But this did not yet lead to Castello Road gaining any particular importance – it was not even really useable in the beginning, due to the concentration of regime forces around Leermoun roundabout and in the Sheikh Maqsoud neighbourhood, and in the al-Kindi hospital near to the Handarat camp. So it remained of little importance until after the opposition factions had gained control of the Sheikh Maqsoud neighbourhood (with the collaboration of Kurdish forces) and of the al-Kindi hospital and the Leermoun roundabout. This was because the countryside to the north, east and south of Aleppo was open to the eastern neighbourhoods of Aleppo via scores of major and minor roads, and the regime was stationed in a number of positions, barracks and military bases to the east of Aleppo. But one after the other most of these roads were cut off, whether completely or nearly, or they became very difficult to reach safely on account of the regime forces’ presence there.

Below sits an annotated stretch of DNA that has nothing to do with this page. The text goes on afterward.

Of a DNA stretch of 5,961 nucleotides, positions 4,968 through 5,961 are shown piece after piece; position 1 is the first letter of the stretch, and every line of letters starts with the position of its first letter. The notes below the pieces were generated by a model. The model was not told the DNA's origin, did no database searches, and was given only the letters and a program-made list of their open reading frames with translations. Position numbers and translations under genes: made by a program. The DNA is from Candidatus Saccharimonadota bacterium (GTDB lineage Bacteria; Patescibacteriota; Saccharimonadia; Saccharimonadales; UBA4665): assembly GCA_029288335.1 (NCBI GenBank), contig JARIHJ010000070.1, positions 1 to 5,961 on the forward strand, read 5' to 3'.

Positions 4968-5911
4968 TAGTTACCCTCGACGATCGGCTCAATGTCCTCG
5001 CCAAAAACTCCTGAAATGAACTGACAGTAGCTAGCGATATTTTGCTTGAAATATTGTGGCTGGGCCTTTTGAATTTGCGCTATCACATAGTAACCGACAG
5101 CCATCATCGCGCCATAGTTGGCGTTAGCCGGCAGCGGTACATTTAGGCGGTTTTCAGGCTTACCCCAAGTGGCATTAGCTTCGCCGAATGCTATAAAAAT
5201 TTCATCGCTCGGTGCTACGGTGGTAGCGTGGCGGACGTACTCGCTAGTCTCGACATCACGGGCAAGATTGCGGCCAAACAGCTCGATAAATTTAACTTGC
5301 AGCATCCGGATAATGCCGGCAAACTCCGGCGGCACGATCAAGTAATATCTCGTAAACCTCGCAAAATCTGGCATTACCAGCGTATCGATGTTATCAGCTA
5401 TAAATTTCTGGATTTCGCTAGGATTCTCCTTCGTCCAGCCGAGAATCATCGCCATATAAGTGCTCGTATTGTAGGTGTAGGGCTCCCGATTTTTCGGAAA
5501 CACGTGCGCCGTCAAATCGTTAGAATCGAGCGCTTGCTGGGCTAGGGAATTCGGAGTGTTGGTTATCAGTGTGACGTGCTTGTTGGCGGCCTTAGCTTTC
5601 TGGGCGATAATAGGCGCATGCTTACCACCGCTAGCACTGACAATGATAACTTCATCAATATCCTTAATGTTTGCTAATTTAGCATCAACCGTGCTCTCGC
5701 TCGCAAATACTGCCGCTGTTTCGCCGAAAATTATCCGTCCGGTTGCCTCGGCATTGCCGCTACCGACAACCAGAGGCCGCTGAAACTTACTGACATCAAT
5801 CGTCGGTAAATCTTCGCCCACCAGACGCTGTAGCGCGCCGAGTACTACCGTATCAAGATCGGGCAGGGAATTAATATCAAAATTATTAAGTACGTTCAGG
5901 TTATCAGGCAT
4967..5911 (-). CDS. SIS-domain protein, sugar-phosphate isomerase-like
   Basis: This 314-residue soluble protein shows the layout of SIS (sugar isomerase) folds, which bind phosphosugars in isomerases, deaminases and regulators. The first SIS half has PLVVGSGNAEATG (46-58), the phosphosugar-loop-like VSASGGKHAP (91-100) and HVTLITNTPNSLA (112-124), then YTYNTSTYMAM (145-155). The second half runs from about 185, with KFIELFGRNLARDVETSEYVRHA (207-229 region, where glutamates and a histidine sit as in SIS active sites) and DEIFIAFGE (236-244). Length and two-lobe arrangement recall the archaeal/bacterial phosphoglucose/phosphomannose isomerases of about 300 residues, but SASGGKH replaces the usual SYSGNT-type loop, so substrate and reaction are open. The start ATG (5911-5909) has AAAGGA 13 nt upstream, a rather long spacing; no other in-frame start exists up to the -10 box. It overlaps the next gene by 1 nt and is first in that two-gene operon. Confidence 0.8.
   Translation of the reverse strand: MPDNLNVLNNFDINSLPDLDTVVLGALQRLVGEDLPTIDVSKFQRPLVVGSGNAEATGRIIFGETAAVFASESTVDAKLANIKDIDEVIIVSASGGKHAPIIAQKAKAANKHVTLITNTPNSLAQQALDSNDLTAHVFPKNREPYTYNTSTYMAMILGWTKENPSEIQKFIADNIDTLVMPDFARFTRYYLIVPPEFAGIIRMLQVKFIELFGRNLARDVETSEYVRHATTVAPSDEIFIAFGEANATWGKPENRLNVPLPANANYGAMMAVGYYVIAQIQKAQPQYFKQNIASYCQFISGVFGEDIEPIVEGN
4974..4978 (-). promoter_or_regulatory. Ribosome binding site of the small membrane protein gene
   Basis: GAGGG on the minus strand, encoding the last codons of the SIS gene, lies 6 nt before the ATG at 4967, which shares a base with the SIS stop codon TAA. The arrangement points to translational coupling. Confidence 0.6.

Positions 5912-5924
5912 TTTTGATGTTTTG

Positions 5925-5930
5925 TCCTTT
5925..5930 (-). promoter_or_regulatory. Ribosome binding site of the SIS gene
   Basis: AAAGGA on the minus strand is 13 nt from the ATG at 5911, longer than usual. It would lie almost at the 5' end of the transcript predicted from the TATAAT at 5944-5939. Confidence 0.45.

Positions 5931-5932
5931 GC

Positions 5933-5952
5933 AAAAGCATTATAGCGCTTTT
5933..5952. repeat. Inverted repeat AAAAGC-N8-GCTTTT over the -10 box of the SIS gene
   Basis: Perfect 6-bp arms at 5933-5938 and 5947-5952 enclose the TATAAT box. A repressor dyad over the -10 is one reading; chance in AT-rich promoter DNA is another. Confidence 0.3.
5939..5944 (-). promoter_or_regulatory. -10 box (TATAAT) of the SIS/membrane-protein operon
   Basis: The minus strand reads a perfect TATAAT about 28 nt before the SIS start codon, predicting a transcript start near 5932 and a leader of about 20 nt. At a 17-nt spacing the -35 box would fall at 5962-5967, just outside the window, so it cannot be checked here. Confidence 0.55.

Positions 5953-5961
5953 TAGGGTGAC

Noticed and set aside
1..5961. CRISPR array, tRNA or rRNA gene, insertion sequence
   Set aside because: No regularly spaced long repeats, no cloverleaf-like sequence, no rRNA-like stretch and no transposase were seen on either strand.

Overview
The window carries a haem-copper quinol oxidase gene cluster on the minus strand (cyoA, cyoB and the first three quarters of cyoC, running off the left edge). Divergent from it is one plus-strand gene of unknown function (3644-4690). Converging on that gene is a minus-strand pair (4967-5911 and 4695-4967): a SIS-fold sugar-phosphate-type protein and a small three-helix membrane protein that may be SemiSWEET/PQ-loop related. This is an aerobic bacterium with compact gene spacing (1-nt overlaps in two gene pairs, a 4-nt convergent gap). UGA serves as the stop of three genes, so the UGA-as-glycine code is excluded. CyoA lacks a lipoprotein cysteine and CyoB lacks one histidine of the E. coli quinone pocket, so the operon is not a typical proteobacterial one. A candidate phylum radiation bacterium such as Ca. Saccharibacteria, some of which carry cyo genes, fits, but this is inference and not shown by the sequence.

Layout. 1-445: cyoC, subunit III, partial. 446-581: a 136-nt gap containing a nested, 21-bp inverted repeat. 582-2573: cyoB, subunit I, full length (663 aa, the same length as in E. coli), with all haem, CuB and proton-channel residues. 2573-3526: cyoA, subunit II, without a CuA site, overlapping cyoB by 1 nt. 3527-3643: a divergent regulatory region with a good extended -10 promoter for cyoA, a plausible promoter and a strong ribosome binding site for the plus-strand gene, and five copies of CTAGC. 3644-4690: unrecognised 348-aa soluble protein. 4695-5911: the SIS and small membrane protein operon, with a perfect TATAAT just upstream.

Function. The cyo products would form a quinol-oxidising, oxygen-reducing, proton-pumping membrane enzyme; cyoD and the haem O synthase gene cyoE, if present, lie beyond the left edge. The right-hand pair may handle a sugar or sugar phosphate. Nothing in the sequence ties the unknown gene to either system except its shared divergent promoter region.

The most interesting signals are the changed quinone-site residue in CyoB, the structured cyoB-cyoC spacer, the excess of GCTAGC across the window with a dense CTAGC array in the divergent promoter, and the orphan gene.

Aleppo International Airport and al-Nayrab Military Airbase to the east of the city both remained under the regime control, but were almost completely militarily cut off from where the regime forces were stationed in the western neighbourhoods of Aleppo, and from the regime forces in the rest of the areas of the country.

In late 2012 and early 2013 the regime seemed to be in a state of total retreat from Aleppo, and the factions of the Free Syrian Army and the Islamist factions that were now in control of most of rural Aleppo set out to blockade the regime barracks and military positions, and to attack the regime all over urban and rural Aleppo. Aleppo city seemed as if it were on the brink of being completely liberated from regime control.